Corporate Eye

Would Your Customers Wear Your Brand on a T-shirt?

According to an article in BrandWeek, ad agency David & Goliath surveyed pub-goers in California and asked them which liquor brand they would be willing to wear on a free T-shirt.  Jack Daniels and Corona took the top spots, but the interesting part of this unscientific study is how it can be applied to just about any industry.

Consider your own market.  If you surveyed people about your brand’s industry and asked them which brand they would wear on a T-shirt, what brand would they choose and why?  Would your brand be the one they’d be proud to display on their shirts or would they rather show off their loyalty or approval of a competitor’s brand?

I think this could be called the Brand T-Shirt test.  It’s certainly not scientific, but it can give you a great idea of where your brand is positioned in consumers’ minds – both your existing customers and non-customers. 

Try the Brand T-Shirt test on some other industries such as cars, jeans or coffee.  Which brand would you wear on a T-shirt in each of those industries and why?  What does that say about each brand? 

Naturally, results would vary based on the specific audience that responds to the Brand T-Shirt Test.  For example, I’m sure the answers David & Goliath received in the California liquor brand T-shirt test would be very different had the test been conducted in New York City or London or Paris, which needs to be taken into consideration, and of course, the results should be taken with a grain of salt given the unscientific methodology.  However, it’s a fun test and somewhat enlightening.

Would you wear a T-shirt with your brand on it? 

Image: Flickr

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Susan Gunelius is the author of 10 marketing, social media, branding, copywriting, and technology books, and she is President & CEO of KeySplash Creative, Inc., a marketing communications company. She also owns Women on Business, an award-wining blog for business women. She is a featured columnist for and, and her marketing-related articles have appeared on websites such as,,, and more. She has over 20 years of experience in the marketing field having spent the first decade of her career directing marketing programs for some of the largest companies in the world, including divisions of AT&T and HSBC. Today, her clients include large and small companies around the world and household brands like Citigroup, Cox Communications, Intuit, and more. Susan is frequently interviewed about marketing and branding by television, radio, print, and online media organizations, and she speaks about these topics at events around the world. You can connect with her on Twitter, Facebook, LinkedIn, or Google+.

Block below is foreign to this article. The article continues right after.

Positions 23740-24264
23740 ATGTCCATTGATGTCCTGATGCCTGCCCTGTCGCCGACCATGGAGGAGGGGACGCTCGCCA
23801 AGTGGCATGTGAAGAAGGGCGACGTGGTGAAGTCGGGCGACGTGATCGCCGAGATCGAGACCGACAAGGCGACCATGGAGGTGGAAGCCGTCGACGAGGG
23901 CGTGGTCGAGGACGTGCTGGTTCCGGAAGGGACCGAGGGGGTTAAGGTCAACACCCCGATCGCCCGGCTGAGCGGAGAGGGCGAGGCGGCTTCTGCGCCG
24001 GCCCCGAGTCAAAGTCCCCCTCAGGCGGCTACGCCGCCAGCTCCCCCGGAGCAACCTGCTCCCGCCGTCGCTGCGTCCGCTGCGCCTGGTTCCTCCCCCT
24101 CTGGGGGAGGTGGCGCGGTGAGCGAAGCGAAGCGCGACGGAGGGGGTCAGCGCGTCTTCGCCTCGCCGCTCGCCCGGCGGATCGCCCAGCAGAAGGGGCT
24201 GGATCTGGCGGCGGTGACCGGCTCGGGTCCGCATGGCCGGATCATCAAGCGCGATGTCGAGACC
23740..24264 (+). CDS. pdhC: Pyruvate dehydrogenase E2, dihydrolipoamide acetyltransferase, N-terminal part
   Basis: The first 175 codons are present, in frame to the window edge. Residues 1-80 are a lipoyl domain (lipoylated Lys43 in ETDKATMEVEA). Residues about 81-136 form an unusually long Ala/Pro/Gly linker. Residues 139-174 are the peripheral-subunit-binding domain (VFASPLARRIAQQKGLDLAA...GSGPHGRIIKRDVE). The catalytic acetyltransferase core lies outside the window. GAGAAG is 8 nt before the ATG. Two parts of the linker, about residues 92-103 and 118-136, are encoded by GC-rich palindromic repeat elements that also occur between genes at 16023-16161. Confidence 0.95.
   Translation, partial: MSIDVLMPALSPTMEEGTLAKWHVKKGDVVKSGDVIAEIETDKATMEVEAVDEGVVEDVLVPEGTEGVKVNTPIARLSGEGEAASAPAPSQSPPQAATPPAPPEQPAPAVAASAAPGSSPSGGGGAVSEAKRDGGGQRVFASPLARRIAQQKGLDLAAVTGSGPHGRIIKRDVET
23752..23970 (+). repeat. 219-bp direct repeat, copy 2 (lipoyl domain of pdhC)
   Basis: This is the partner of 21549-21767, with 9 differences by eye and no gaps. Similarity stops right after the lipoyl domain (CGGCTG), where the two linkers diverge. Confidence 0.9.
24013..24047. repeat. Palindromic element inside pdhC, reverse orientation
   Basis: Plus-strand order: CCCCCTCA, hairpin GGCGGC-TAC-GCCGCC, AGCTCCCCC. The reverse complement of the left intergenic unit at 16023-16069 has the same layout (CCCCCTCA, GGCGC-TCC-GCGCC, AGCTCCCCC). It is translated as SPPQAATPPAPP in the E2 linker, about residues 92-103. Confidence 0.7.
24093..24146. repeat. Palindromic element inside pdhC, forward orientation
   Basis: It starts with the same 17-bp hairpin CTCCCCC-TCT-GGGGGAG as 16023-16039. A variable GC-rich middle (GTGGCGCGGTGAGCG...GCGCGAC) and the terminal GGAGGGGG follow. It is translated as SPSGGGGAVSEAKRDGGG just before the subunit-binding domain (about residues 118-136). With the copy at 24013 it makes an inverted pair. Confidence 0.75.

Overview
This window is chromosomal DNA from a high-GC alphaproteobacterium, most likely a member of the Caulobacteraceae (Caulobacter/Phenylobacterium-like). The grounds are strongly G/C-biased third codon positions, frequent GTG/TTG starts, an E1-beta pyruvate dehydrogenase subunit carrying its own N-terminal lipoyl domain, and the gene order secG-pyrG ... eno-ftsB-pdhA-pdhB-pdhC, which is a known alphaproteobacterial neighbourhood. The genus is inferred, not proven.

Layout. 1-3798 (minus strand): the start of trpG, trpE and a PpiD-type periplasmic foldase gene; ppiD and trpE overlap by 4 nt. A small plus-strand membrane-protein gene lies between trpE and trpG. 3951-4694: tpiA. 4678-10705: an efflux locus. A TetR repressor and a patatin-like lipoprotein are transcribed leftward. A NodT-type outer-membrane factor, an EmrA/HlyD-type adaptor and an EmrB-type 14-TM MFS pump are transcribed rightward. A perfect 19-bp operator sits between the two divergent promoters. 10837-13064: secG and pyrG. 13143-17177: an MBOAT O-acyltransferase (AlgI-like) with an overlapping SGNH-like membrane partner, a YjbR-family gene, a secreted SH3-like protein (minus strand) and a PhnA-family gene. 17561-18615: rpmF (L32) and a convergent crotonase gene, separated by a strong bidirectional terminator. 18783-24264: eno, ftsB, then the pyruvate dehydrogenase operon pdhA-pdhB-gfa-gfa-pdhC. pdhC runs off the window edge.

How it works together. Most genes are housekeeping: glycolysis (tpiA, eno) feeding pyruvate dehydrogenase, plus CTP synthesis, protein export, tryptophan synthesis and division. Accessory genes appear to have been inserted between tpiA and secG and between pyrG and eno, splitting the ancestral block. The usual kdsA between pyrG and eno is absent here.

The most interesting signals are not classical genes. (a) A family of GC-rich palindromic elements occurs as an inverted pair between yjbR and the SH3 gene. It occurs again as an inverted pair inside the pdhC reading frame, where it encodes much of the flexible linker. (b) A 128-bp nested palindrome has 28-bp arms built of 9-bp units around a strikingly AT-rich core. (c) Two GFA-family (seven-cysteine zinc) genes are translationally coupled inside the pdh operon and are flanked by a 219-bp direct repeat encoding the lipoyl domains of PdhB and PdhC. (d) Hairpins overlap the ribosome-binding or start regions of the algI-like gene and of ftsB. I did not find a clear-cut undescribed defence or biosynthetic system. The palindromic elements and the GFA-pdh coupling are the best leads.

Susan, what a great branding discussion! The willingness to wear a brand on your shirt certainly has implications of how you view your relationship with the brand. In fact, as I consider this, I can think of brands I respect enough to wear a shirt even though I may not use them. I would love to hear more insight on this and a Brand T-shirt contest sounds like a great idea! :-)

Thank you, Karen. I think the Brand T-shirt Test can really help get brand managers to start thinking out of the box about their brands in terms of finding ways to gain a stronger foothold in consumers’ minds. In other words, they can ask themselves, “What do we need to do to make our brand one that consumers would want to flaunt on a T-shirt?”

i love the implications of this “unscientific” study. People always have favored brands on almost everything they consume. The willingness to wear a shirt to these favored brands talk about a lot of things. A lot. Try asking the “why they do it”

Kin, you’re absolutely right. Sometimes “unscientific” studies can tell marketers a lot more than all the metrics in the world. It comes down to something I always talk about – common sense is still the best metric.

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